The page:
As of September 2018, Dr. Gonda Van Steen takes on the Koraes Chair of Modern Greek & Byzantine History, Language & Literature at the Department of Classics of King’s College in London, at the same time assuming the directorship of the Centre for Hellenic Studies. Professor Van Steen is a devoted scholar and avid researcher of the language, literature and history of Ancient as well as Modern Greece, whose interests, research and publications cover a vast area, from Classics and Archaeology to chapters of 20th-century Greek history, obscure to most people outside Greece.
Having graduated with an M.A. in Classical Philology in her native Belgium, Van Steen continued her studies in the USA, where she went on to pursue a brilliant academic career. She is the current holder of the Cassas Chair in Greek Studies at the Department of Classics and Center for Greek Studies of the University of Florida. She is also an esteemed member of the Modern Greek Studies Association of North America, where she served as President (2012-14) and currently holds the position of Executive Director. Apart from her knowledge of Ancient Greek, Gonda Van Steen is also fluent in five modern languages, including Greek.
The modern interpretation of classical theatre has been a major theme in several of Van Steen’s publications, such as Venom in Verse: Aristophanes in Modern Greece (Princeton University Press, 2000), which was awarded the London Hellenic Prize, and Theatre of the Condemned: Classical Tragedy on Greek Prison Islands (Oxford University Press, 2010) which discusses the production of ancient tragedies by the political prisoners of the Greek Civil War. Her current book project, Adoption, Memory, and Cold War Greece focuses on Greek adoption stories that become paradigmatic of Cold War politics. Professor Van Steen spoke* to Greek News Agenda about her interest in Ancient and Modern Greek culture, and the ways these can affect our perspective today.
How did your interest in the Ancient Greek language and literature begin?
As a teenager, I was interested in the myths and monuments of Greece. That fascination led me to the Ancient Greek language, itself the key to Ancient Greek literature, which I have loved ever since. I studied classical languages through middle and high school, and I continued on in college in Belgium and through graduate school in the United States. But my interest really piqued as soon as I was able to travel to Greece, which is also what opened my eyes to the need to study Modern Greek. Since my first trip to Greece in the early 1980s, I have fostered a lifelong fascination with all things Greek, starting with the Classics and with archaeology, language, and literature, to then discover Byzantium, Modern Greece, and the complexities of their contemporary histories and cultures.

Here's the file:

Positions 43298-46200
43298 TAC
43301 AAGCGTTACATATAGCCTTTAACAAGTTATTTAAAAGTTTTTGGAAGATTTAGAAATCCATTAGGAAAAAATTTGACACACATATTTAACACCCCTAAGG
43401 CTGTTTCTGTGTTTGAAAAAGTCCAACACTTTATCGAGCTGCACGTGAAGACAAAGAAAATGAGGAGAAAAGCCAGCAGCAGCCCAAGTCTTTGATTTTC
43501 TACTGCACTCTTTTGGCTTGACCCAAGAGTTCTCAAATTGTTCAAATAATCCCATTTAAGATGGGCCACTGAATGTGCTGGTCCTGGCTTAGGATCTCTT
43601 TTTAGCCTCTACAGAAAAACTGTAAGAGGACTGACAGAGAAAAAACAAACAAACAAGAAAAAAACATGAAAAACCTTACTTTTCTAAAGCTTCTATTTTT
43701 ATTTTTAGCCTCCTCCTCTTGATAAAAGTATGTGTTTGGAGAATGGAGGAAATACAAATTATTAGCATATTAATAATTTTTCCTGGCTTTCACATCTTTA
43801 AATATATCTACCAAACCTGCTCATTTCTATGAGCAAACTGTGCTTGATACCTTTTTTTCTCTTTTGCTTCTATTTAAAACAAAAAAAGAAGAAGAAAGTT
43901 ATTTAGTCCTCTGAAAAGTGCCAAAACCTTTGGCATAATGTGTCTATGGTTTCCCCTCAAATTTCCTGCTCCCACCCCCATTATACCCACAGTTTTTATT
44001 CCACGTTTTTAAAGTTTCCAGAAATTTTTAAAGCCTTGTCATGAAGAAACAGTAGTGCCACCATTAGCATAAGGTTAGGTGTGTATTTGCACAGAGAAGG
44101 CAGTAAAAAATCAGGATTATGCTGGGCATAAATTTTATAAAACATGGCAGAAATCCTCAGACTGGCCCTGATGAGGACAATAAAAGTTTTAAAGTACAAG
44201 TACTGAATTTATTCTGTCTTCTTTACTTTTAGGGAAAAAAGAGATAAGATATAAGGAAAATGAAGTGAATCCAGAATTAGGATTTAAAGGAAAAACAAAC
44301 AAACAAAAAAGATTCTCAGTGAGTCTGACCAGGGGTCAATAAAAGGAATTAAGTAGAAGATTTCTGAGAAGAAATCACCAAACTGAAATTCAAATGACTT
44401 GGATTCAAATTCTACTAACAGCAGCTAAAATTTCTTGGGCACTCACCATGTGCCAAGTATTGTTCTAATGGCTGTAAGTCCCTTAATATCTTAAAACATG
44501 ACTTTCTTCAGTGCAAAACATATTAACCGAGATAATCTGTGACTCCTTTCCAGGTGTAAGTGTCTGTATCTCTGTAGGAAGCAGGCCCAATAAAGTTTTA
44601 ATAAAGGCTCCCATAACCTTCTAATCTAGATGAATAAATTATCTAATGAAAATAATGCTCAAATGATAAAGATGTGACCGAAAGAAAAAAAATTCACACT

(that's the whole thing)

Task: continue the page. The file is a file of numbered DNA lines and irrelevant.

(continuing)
Gonda van Steen with staff and students after an open workshop at the Faculty of Theatre Studies, UoA in June 2018
So it was through your classical studies that you discovered Modern Greece. However, although many non-Greek nationals engage in the study of Ancient Greek Culture, few have examined the intricacies of 20th-century Greek history.
Indeed, I followed the path of the classicist who discovers the richness of the Modern Greek language and culture. For me, however, that encounter with contemporary Greece was a path of no return, and I threw myself wholeheartedly into the study of everything Modern Greek but especially of the theater, history, and politics of twentieth-century Greece.
You don’t hesitate to explore sensitive issues, such as the recent history of Greece: the military dictatorship and the Civil War, a touchy subject for many. Is your interest in the political as strong as your love for the artistic and cultural aspects of Modern Greece?
I like to approach Greek politics from a somewhat oblique angle, such as through the lens of theater, which I see as a mirror of and on contemporary society and intellectual life. Also, I find myself attracted to topics that have not yet been properly explored, such as the theater of the prison islands of the Greek Civil War, or the performance and censorship phenomena of the Greek military dictatorship. Overall, I shy away from “loud” politics, but I relentlessly pursue the study of the impact of politics and the arts on the margins.
One particularly interesting publication of yours was Theatre of the condemned, a study on the performance of Greek tragedies by political prisoners in Greek internment camps during the Civil War period. How did this subject come to your attention, and what can be learned through this research?
I had read bits and pieces about theater productions staged on the prison islands of the Civil War and its aftermath. But I felt that these performances needed to be studied in their own right, not as vehicles for partisan political comments. That is how I started to read historical and political works on the time period in question and also many memoirs written by the political prisoners themselves. In addition, I conducted numerous interviews with former detainees and was constantly struck by how they felt that theater and culture, and the group collaborations they required, had sustained them through one of the most trying ordeals of their lives. I learned that, among the isolated or the “condemned,” the collective effort that a theater production demands, can be one of the most inspiring and also gratifying commitments.